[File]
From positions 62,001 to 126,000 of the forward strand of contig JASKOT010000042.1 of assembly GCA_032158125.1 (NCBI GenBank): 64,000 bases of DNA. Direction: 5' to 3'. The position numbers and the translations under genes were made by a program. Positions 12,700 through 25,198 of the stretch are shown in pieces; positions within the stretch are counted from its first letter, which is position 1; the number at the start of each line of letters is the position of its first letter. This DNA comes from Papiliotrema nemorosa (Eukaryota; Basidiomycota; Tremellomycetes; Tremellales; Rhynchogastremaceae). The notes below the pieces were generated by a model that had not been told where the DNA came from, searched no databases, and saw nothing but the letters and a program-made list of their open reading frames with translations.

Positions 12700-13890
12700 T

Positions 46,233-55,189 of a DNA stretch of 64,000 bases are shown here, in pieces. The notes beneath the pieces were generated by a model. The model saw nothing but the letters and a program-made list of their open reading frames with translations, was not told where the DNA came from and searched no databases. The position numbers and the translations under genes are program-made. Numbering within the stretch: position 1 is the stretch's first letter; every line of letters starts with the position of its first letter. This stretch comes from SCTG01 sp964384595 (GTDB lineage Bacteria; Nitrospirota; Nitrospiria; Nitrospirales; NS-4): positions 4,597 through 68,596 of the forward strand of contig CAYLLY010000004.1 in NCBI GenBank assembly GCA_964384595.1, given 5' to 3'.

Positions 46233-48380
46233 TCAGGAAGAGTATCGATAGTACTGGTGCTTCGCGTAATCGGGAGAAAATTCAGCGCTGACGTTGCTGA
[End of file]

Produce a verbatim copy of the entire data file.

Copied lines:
From positions 62,001 to 126,000 of the forward strand of contig JASKOT010000042.1 of assembly GCA_032158125.1 (NCBI GenBank): 64,000 bases of DNA. Direction: 5' to 3'. The position numbers and the translations under genes were made by a program. Positions 12,700 through 25,198 of the stretch are shown in pieces; positions within the stretch are counted from its first letter, which is position 1; the number at the start of each line of letters is the position of its first letter. This DNA comes from Papiliotrema nemorosa (Eukaryota; Basidiomycota; Tremellomycetes; Tremellales; Rhynchogastremaceae). The notes below the pieces were generated by a model that had not been told where the DNA came from, searched no databases, and saw nothing but the letters and a program-made list of their open reading frames with translations.

Positions 12700-13890
12700 T

Positions 46,233-55,189 of a DNA stretch of 64,000 bases are shown here, in pieces. The notes beneath the pieces were generated by a model. The model saw nothing but the letters and a program-made list of their open reading frames with translations, was not told where the DNA came from and searched no databases. The position numbers and the translations under genes are program-made. Numbering within the stretch: position 1 is the stretch's first letter; every line of letters starts with the position of its first letter. This stretch comes from SCTG01 sp964384595 (GTDB lineage Bacteria; Nitrospirota; Nitrospiria; Nitrospirales; NS-4): positions 4,597 through 68,596 of the forward strand of contig CAYLLY010000004.1 in NCBI GenBank assembly GCA_964384595.1, given 5' to 3'.

Positions 46233-48380
46233 TCAGGAAGAGTATCGATAGTACTGGTGCTTCGCGTAATCGGGAGAAAATTCAGCGCTGACGTTGCTGA